Effect of high temperature on the reproductive development of chickpea genotypes under controlled environments

Title 
Effect of high temperature on the reproductive development of chickpea genotypes under controlled environments 
Publication Type 
Journal Article 
Authors 
Devasirvatham V, Gaur P, Mallikarjuna N, Tokachichu R, Trethowan R, Tan D 
Year of Publication 
2012 
Publisher 
CSIRO 
Journal 
Functional Plant Biology 
Date Published 
08/2012 
Keywords 
Anther, Chickpea, high temperature, pollen viability, post-anthesis, pre-anthesis 
URL 
http://www.publish.csiro.au/view/journals/dsp_journals_pip_abstract_Scholar1.cfm?nid=102&pip=FP12033; http://oar.icrisat.org/6090/1/Chickpea_controlled_environments_FP12033%20%28R3%29.pdf 
Abstract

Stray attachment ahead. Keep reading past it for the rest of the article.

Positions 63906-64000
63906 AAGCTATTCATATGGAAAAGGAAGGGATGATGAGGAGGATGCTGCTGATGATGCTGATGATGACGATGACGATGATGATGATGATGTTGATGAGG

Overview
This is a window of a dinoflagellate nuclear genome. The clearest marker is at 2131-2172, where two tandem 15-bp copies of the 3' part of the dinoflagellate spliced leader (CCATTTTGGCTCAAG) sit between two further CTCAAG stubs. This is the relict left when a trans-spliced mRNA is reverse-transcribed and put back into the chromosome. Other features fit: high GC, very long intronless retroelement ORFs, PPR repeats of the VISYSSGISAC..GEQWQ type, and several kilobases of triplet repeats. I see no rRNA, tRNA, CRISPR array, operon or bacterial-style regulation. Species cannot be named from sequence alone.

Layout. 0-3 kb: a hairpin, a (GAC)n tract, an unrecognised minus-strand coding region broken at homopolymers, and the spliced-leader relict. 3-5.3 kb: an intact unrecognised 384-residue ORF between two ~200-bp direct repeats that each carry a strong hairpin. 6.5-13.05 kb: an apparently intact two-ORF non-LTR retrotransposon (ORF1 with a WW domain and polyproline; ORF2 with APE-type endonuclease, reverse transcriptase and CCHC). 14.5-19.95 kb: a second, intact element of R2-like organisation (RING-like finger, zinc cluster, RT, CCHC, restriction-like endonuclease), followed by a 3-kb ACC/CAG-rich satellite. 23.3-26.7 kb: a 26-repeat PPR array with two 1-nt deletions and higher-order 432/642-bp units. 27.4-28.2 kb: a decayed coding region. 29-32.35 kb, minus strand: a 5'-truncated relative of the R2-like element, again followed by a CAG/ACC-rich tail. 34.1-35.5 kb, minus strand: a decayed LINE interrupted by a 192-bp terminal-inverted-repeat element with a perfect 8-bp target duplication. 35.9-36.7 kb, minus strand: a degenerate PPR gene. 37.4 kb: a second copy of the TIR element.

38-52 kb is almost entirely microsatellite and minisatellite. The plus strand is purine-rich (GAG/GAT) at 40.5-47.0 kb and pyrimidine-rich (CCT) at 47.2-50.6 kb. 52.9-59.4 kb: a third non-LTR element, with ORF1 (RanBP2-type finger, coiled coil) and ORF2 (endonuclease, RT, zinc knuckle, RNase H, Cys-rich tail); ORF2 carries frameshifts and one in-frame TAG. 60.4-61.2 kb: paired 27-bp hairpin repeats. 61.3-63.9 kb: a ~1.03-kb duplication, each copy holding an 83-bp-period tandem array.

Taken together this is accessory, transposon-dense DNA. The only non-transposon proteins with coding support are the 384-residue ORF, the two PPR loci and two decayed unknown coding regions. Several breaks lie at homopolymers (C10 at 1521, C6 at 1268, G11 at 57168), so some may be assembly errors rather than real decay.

High temperature during the reproductive stage in chickpea (Cicer arietinum L.) is a major cause of yield loss. The objective of this research was to determine if that variation can be explained by differences in anther and pollen development under heat stress. Therefore the effect of high temperature during the pre- and post-anthesis periods on pollen viability, pollen germination in a medium, pollen germination on the stigma, pollen tube growth and pod set in a heat tolerant (ICCV92944) and a heat sensitive (ICC 5912) genotype was studied. The plants were evaluated under heat stress and non-heat stress conditions in controlled environments. High temperature stress (29/16˚C to 40/25˚C) was gradually applied at flowering to study pollen viability and stigma receptivity including flower production, pod set and seed number. This was compared with a non-stress treatment (27/16˚C). The high temperatures reduced pod set by reducing pollen viability and pollen production per flower. The ICCV 92944 pollen was viable at 35/20˚C (41% fertile) and at 40/25˚C (13% fertile), while ICC 5912 pollen was completely sterile at 35/20˚C with no in vitro germination and no germination on the stigma. However, the stigma of ICC 5912 remained receptive at 35/20˚C and non-stressed pollen (27/16˚C) germinated on it during reciprocal crossing. These data indicate that pollen grains were more sensitive to high temperature than the stigma in chickpea. High temperature also reduced pollen production per flower, % pollen germination, pod set and seed number.

 

 
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